Alphington  Devon


In 1870-72, John Marius Wilson's Imperial Gazetteer of England and Wales described Alphington like this:

ALPHINGTON, a village, a parish, and a subdistrict, in the district of St. Thomas, Devon. The village stands near the South Devon railway and the river Exe, 1¾ mile S of Exeter; and has a post office under Exeter, and fairs on the Wednesday after 20 June and after 29 Sept. It was one of the headquarters of Fairfax's army, in 1646. ...

at the blockading of Exeter.—The parish comprises 2,471 acres. Real property, £8,598. Pop., 1,250 Houses, 270. The property is divided among a few. The manor was acquired, in the reign of Richard II., by the family of the Earl of Devon; and the greater part of it continues still in their possession. The living is a rectory in the diocese of Exeter. Value, £987.* Patron, the Rev. F. A. Savile. The church contains a Norman font with interlaced arches, scroll ornaments, and grotesque figures over the arches; has a red turretted tower in perpendicular English; and, excepting the south wall, is in good condition. Charities £29, and some poors' cottages.-The subdistrict comprises seven entire parishes and parts of two others. Acres 17,470. Pop., 4,097. Houses, 841.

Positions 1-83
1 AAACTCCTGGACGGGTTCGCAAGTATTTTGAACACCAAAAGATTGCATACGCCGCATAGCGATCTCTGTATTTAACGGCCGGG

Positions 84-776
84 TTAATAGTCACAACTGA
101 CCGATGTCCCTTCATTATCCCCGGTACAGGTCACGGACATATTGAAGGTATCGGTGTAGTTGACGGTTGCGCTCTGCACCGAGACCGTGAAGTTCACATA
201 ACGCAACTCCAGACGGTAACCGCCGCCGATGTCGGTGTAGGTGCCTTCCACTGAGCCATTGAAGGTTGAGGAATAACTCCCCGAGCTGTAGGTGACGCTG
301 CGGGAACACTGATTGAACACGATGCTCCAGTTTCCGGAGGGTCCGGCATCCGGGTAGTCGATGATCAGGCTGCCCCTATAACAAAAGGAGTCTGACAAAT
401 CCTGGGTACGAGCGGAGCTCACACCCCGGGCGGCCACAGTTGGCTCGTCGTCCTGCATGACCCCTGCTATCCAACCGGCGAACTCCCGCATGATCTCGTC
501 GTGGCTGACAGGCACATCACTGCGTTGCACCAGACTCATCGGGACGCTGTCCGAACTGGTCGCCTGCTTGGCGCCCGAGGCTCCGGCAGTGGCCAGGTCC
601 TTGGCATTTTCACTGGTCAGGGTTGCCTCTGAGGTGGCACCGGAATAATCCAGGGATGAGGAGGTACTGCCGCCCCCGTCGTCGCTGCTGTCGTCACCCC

Alphington through time

Alphington is now part of Exeter district. Click here for graphs and data of how Exeter has changed over two centuries. For statistics about Alphington itself, go to Units and Statistics.

How to reference this page:

GB Historical GIS / University of Portsmouth, History of Alphington, in Exeter and Devon | Map and description, A Vision of Britain through Time.


Date accessed: 21st June 2024

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